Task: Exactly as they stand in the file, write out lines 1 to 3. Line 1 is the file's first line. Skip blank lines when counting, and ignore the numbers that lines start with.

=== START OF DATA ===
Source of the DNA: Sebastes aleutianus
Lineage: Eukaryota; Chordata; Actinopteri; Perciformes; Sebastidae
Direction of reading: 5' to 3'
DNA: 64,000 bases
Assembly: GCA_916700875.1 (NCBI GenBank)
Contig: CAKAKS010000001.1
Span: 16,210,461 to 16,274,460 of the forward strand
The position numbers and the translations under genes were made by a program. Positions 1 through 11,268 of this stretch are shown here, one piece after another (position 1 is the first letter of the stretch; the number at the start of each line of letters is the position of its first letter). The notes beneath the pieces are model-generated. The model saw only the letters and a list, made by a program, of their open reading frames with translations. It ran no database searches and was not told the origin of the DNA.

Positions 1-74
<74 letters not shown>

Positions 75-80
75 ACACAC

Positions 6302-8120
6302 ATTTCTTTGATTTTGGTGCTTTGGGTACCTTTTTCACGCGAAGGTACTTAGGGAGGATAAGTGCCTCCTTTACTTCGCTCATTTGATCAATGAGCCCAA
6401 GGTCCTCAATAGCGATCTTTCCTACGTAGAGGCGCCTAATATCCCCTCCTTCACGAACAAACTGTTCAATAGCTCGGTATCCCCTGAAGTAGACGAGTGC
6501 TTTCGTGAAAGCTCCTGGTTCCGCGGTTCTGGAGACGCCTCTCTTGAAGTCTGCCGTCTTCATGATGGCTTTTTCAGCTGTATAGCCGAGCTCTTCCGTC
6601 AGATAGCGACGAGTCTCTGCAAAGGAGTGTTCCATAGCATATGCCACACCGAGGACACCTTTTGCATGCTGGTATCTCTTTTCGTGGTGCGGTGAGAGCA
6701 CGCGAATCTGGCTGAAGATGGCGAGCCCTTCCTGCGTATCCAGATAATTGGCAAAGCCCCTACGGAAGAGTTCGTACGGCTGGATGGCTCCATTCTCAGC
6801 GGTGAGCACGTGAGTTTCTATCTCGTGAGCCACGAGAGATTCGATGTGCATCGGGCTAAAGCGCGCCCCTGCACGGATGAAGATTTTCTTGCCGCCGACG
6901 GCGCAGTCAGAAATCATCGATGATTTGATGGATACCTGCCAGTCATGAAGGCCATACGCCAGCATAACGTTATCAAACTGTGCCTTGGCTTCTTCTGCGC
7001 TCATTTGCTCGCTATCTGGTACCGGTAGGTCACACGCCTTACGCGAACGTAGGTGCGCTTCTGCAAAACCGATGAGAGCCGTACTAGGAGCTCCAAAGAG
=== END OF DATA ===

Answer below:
Source of the DNA: Sebastes aleutianus
Lineage: Eukaryota; Chordata; Actinopteri; Perciformes; Sebastidae
Direction of reading: 5' to 3'